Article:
6. Is your climate conducive to keeping bees?
For nearly every climate in the world, there is a honeybee species which can live within it. The only continent in the world where you will not find honeybees is Antarctica. You may need to take precautions to protect your hives from the elements during severe weather, but rest assured honeybees can and will live in your climate. Unless, of course, we have readers in Antarctica. 😉
7. Will you need to protect your hives from predators?
A beekeeper in Alaska has to worry about bears. In Africa, beekeepers worry about honey badgers. Here in Oregon, we worry about raccoons and skunks. You will most likely have some kind of predator in your area, but with a little research and some predator-protection on your part, your bees can be safe.
8. Do you have the money and/or skills to invest in the proper equipment?
Getting started with bees does not have to cost a fortune. Just like with other animal projects, start up costs vary. Check out this estimated cost breakdown for getting started with new, purchased equipment and hives. Or if you're the DIY type, take a look at these plans to make a beehive out of upside down mason jars. No joke.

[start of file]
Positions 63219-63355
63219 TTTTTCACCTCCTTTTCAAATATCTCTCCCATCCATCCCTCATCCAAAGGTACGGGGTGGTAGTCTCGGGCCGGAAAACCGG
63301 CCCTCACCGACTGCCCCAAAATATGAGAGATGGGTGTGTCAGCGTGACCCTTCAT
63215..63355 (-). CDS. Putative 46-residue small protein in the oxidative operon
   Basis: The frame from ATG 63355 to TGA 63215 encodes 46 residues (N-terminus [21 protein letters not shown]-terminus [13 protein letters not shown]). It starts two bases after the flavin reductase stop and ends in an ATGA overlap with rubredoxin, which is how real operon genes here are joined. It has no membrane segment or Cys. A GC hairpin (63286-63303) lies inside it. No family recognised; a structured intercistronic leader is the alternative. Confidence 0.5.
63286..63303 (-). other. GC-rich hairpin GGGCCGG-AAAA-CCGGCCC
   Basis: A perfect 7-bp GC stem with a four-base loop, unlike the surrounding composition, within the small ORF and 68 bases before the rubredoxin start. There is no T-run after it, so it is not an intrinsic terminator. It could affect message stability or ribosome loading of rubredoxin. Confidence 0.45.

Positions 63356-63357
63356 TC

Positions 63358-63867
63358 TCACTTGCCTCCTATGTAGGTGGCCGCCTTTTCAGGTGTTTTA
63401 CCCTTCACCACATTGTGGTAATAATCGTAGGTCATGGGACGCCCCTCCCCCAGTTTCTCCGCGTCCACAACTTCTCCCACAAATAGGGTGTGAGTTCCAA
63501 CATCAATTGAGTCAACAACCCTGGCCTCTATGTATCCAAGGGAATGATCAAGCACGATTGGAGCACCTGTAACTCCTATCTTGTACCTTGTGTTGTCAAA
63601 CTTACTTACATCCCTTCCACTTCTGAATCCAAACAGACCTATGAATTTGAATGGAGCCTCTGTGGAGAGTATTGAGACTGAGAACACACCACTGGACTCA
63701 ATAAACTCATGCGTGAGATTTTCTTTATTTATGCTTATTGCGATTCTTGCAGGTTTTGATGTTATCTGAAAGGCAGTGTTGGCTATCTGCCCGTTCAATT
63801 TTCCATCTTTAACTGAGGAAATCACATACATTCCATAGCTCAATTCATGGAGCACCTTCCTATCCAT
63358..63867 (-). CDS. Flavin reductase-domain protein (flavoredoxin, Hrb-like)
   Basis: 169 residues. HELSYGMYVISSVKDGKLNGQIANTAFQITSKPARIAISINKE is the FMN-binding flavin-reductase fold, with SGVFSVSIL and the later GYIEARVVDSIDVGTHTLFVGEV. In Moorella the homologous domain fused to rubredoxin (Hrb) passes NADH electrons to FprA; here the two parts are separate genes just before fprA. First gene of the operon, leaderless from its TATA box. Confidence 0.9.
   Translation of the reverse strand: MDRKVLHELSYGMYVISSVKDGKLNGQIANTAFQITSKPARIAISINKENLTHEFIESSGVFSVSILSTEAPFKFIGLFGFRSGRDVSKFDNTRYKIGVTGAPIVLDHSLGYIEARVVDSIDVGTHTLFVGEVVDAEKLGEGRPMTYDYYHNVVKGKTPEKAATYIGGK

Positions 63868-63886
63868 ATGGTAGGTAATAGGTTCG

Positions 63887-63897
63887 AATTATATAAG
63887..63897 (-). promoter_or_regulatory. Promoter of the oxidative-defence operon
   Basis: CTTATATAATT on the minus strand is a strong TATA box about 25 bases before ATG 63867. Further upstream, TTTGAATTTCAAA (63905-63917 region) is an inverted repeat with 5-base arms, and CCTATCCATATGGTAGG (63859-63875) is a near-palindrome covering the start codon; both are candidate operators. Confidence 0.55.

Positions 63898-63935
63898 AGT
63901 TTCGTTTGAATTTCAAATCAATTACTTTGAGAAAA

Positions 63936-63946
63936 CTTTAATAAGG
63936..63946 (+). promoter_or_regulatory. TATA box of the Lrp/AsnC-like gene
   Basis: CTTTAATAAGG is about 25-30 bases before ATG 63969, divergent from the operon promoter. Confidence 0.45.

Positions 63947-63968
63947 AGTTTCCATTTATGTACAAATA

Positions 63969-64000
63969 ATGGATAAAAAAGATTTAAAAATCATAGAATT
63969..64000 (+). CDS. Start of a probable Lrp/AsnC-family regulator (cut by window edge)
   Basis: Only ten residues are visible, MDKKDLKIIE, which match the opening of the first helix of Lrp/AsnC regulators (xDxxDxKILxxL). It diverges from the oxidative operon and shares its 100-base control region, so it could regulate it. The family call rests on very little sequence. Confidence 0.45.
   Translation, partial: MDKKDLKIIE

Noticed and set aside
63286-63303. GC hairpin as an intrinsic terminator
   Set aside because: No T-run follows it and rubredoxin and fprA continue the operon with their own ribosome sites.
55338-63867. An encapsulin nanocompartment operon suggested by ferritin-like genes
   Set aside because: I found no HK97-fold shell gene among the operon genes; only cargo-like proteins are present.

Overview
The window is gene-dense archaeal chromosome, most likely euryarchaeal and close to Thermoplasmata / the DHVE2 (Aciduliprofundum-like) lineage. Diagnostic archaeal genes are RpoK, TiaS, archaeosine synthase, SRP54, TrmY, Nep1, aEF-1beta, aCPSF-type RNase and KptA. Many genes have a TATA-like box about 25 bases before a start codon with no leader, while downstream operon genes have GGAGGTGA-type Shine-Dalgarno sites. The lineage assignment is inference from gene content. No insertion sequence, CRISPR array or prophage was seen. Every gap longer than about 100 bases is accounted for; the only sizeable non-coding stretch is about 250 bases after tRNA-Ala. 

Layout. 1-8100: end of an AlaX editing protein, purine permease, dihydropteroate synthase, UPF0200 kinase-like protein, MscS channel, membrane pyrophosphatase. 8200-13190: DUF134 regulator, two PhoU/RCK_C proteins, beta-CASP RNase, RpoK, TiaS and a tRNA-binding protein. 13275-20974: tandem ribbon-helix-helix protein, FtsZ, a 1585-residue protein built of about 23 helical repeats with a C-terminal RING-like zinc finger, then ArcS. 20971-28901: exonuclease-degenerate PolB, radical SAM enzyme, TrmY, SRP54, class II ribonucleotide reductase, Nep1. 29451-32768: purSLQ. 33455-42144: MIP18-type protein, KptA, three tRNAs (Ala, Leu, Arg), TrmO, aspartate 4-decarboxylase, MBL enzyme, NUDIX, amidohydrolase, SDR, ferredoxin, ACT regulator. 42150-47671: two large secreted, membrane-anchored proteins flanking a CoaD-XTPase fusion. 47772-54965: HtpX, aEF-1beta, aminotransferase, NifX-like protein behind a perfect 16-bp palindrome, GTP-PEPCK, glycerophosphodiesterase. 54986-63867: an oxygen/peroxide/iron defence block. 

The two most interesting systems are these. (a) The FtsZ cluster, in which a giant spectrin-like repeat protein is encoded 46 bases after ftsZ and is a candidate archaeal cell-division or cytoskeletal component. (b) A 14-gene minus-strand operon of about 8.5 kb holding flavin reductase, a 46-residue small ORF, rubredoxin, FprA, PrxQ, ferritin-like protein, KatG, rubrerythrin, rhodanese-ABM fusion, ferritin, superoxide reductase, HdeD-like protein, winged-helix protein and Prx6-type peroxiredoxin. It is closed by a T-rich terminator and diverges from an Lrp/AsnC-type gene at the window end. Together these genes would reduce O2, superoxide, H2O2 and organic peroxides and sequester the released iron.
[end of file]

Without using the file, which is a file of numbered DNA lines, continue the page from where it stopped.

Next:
9. Do you know what kind of system you'd like to use?
Before you buy your bees, you need to know what kind of system you'd like to use. I have seen hives made from 55-gallon drums, recycled laundry detergent containers, mason jars, and old trees. Or you can go a more conventional route and purchase wood or plastic hive boxes called “supers” and place them in your yard. You can offer plastic comb as a starting structure, or give your bees the opportunity to create their own natural comb. There are plenty of options and each one is going to be tailored to different opinions. Again, research, research, research.
10. Is beekeeping something you will enjoy?
Henry David Thoreau said, “The keeping of bees is like the direction of sunbeams.” I do believe it is something that, if given the chance, will make a place in your heart and stay there.
If you want to help bees, but do not feel inclined to care for them in such an intimate fashion, you have other options! Make something green. Plant a garden. Nourish a tree. Or let your lawn grow a little longer than normal. 😉 Create an environment around your home which will welcome bees to your neck of the woods. If you truly feel like this may be your calling, find a fellow beekeeper and help them for awhile. Get a taste of the art, and then get started on your own!
For a Chuckle…
Check out this “You Know You're a Beekeeper When…” list.
What's the Buzz? If you had homegrown honey, what would you make first?